Embed an Observable Notebook in a Hugo site

I recently discovered and started playing around with Observable Notebooks, a neat product from the brilliant mind behind d3, Mike Bostock. Observable Notebooks are interactive documents defined by code - a combination of markdown, javascript, and more - that can be used to explain as well as visualize data.

It turns out its pretty simple to embed one of these notebooks in a hugo site using a custom shortcode. I defined the shortcode to take exactly one parameter, which is the directory or url to the notebook file. An example implementation, which appears at the end of this post, was generated using:

{{< observablenotebook "/notebook/mynotebook.js" >}}

where mynotebook.js is located in the static/notebook/ folder within my site.

You can also use the url from the Observable api, which allows you to update the notebook there and have the changes reflected here in the post. The url should be of the form https://api.observablehq.com/@jchatkinson/design-of-a-diagonally-reinforced-header.js?key=xxxxxxxxx" where the key is unique to the user.

The quick ‘n dirty way to get started is to grab the code snippet below and save it as layouts\shortcodes\observablenotebook.html in the directory of your site. Note that the name of the file (minus the .html) becomes the shortcode identifier.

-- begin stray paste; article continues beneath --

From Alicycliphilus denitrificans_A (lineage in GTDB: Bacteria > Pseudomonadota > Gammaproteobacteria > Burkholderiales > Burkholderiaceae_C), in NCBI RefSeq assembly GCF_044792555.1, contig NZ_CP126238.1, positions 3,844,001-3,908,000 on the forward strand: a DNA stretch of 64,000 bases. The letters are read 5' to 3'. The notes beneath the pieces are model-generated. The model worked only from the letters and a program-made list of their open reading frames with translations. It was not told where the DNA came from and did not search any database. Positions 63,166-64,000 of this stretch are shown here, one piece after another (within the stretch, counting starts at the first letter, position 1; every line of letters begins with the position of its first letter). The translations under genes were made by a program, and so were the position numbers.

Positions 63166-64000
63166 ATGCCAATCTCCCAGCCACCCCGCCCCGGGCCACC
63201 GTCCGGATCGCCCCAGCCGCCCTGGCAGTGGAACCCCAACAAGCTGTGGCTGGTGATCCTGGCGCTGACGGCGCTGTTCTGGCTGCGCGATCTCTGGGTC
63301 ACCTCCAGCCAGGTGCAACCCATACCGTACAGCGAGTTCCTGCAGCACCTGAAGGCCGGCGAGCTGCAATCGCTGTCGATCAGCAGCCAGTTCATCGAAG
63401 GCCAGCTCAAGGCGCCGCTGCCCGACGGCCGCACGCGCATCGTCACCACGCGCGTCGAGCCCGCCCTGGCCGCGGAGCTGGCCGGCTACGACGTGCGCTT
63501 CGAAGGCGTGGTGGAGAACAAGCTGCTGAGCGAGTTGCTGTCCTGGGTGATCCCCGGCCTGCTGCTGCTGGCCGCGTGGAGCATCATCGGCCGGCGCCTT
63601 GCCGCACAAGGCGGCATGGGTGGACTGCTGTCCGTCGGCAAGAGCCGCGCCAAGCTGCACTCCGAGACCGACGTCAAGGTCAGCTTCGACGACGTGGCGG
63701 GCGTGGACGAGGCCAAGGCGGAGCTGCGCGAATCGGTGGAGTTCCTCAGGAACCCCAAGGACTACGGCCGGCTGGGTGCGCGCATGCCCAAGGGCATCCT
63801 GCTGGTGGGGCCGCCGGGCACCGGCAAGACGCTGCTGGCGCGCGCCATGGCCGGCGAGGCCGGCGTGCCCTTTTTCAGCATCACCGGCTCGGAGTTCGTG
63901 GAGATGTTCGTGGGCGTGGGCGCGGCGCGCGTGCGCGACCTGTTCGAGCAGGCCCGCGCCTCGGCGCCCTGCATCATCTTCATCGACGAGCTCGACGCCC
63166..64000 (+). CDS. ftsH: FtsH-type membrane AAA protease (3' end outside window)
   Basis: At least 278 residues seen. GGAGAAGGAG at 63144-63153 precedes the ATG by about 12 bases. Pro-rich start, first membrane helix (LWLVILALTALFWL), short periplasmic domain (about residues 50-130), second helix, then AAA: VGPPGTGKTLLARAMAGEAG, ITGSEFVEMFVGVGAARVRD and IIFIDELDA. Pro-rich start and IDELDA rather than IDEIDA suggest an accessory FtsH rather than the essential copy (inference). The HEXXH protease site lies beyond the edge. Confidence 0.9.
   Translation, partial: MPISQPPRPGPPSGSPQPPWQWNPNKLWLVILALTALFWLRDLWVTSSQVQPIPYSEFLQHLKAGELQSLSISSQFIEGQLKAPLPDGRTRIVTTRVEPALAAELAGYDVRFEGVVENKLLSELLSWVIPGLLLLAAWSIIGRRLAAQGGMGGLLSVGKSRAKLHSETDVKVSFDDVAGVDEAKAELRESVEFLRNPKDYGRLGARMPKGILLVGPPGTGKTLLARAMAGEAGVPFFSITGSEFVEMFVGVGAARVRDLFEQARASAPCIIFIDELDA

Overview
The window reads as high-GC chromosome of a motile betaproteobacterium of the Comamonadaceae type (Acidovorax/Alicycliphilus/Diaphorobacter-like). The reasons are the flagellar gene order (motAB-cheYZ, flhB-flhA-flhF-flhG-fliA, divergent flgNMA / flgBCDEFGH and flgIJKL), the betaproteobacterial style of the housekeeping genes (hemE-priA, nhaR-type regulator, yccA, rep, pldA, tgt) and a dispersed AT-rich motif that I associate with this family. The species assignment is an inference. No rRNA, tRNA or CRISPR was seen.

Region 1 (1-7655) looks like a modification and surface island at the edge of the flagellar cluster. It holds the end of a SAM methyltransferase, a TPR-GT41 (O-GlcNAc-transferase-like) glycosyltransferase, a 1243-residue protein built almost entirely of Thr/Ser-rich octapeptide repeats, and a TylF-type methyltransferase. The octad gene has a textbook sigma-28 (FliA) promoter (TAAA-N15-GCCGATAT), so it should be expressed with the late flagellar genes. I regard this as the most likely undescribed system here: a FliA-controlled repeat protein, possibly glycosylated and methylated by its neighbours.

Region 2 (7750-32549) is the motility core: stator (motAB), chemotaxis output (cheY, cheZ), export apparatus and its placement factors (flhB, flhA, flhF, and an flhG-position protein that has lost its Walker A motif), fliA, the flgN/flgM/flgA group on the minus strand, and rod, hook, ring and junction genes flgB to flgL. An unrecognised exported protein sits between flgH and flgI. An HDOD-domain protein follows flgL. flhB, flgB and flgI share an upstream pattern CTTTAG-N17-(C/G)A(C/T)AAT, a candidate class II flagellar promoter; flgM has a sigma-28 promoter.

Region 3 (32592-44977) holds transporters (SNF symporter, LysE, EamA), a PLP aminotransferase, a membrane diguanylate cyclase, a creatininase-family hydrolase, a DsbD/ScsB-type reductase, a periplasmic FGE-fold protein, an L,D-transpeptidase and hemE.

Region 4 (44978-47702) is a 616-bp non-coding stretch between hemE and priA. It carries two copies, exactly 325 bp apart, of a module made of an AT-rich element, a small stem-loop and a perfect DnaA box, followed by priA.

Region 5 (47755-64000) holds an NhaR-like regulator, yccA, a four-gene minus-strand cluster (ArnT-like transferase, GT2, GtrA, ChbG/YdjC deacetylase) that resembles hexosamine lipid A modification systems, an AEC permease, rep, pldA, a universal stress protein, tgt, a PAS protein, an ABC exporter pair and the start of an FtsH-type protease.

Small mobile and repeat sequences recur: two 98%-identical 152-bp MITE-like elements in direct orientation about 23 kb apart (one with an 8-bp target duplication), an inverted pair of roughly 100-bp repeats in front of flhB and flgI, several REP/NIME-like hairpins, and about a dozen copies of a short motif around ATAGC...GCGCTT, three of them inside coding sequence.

<div id="obs-notebook"></div>

<script type="module">
  // Load the Observable runtime and inspector.
  import {Runtime, Inspector} from "https://unpkg.com/@observablehq/notebook-runtime?module";

  // Your notebook, compiled as an ES module or local file.
  import notebook from "{{ index .Params 0 }}";

  // Load the notebook, observing its cells with a default Inspector
  // that simply renders the value of each cell into the provided DOM node.
  Runtime.load(notebook, Inspector.into(document.getElementById('obs-notebook')));
  
</script>

<style>
    #obs-notebook {
      font-size: 0.8em;
      background: #fdfdfd;
      border-radius: 4px;
      border: 1px solid #ccc;
      padding: 9px;
    }
</style>

The code above was modified from Jeremy Ashkenas’ notebook on embedding notebooks

It’s not perfect, but it works pretty good considering it took all of 15 minutes to set up. In the future I will play with the css to differentiate it from the rest of the post, as well as work out some bugs - for instance, my function code for db() and A() is not shown. Also, any variable that you want editable will need to be defined in the notebook at an html input, rather than simply assigning the variable a value.

You can see the embedded notebook below using the shortcode we just created: